Friday, 23 January 2009

23 January 2009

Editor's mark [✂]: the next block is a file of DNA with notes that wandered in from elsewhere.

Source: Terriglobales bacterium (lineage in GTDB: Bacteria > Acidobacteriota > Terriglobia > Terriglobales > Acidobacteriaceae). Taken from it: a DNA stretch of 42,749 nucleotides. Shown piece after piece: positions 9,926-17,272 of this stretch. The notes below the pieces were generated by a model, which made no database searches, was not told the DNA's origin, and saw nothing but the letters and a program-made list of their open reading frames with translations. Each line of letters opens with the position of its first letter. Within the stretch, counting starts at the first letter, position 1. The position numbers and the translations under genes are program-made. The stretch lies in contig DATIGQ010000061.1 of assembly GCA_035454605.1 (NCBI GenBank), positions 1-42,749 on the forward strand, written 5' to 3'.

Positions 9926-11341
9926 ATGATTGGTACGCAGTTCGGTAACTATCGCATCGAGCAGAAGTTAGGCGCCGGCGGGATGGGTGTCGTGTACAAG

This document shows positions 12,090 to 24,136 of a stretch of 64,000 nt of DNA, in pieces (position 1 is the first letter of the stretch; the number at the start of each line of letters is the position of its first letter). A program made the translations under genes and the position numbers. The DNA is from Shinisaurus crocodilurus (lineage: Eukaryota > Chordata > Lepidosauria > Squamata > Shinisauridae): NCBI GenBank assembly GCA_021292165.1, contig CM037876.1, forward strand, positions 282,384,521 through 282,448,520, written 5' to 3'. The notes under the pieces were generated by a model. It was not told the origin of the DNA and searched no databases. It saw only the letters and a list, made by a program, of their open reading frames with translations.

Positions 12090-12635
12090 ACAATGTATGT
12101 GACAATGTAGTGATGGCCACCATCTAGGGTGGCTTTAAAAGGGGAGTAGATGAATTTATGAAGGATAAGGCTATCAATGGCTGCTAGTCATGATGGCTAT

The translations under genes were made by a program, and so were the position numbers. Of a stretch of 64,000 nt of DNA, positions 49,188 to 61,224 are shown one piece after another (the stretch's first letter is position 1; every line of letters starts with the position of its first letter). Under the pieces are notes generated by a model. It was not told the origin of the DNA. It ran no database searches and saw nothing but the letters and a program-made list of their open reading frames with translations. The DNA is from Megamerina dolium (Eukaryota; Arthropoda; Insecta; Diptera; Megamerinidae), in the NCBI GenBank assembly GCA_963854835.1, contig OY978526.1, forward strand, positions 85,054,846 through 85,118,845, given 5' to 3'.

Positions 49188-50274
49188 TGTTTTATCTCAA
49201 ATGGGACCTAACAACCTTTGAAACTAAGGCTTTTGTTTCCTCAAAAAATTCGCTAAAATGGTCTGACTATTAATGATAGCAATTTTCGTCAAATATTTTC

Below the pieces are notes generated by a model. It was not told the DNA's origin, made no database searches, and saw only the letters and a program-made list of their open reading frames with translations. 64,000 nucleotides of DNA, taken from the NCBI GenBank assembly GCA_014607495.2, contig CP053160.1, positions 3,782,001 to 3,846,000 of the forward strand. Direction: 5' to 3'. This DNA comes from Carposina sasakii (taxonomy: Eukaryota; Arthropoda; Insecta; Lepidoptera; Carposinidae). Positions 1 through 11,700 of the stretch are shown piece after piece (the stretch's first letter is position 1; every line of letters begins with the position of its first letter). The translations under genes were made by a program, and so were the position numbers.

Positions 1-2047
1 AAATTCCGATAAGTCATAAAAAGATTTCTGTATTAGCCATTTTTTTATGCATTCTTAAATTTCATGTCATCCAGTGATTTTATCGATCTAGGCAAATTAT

eyes many a time. His ghost haunted us. We’d never find him on Times Square again. We thought maybe by accident Old Neal Cassady was here too---but he was not. For 35c each we went into the beatup old movie and sat down in the balcony, till morning when we were shooed downstairs. The people who were in that allnight movie were the end. Beat Negroes who’d come up from Alabama to work in car factories on a rumor; old white bums; young longhaired hipsters who’d reached the end of the road and were drinking wine; whores, ordinary couples and housewives with nothing to do, nowhere to go, nobody to believe in. If you sifted all Detroit in a wire basket the beater solid core of dregs couldn’t be better gathered. The picture was singing cowboy Roy Dean and his gallant white Horse Bloop, that was number one; number two doublefeature film was Geo. Raft, Sidney Greenstreet and Peter Lorre in a picture about Istanbul. We saw both of these things six times each during the night. We saw them waking, we heard them sleeping, we sensed them dreaming, we were permeated completely with the strange gray Myth of the West and the weird dark Myth of the East when morning came. All my actions since then have been dictated automatically to my subconscious by this horrible osmotic experience. I heard big Greenstreet sneer a hundred times; I heard Peter Lorre make his sinister come-on, I was with Geo. Raft in his paranoiac fears; I rode and sang with Roy Dean and shot up the rustlers innumerable times. People slugged out of bottles and turned around and looked everywhere in the dark theater for something to do, somebody to talk to. In the head everybody was guiltily quiet, nobody talked. In the gray dawn that puffed ghostlike about the windows of the theater and hugged its eaves I was sleeping with my head on the wooden arm of a seat as six attendants of the theater converged with their nights’ total of swept-up rubbish and created a huge dusty pile that reached to my nose as I snored head down---till they almost swept me away too. This was reported to me by Neal who was watching from ten seats behind. All the cigarette butts, the bottles, the matchbooks, the come and the gone was swept up in this pile. Had they taken me with it Neal would have never seen me again. He

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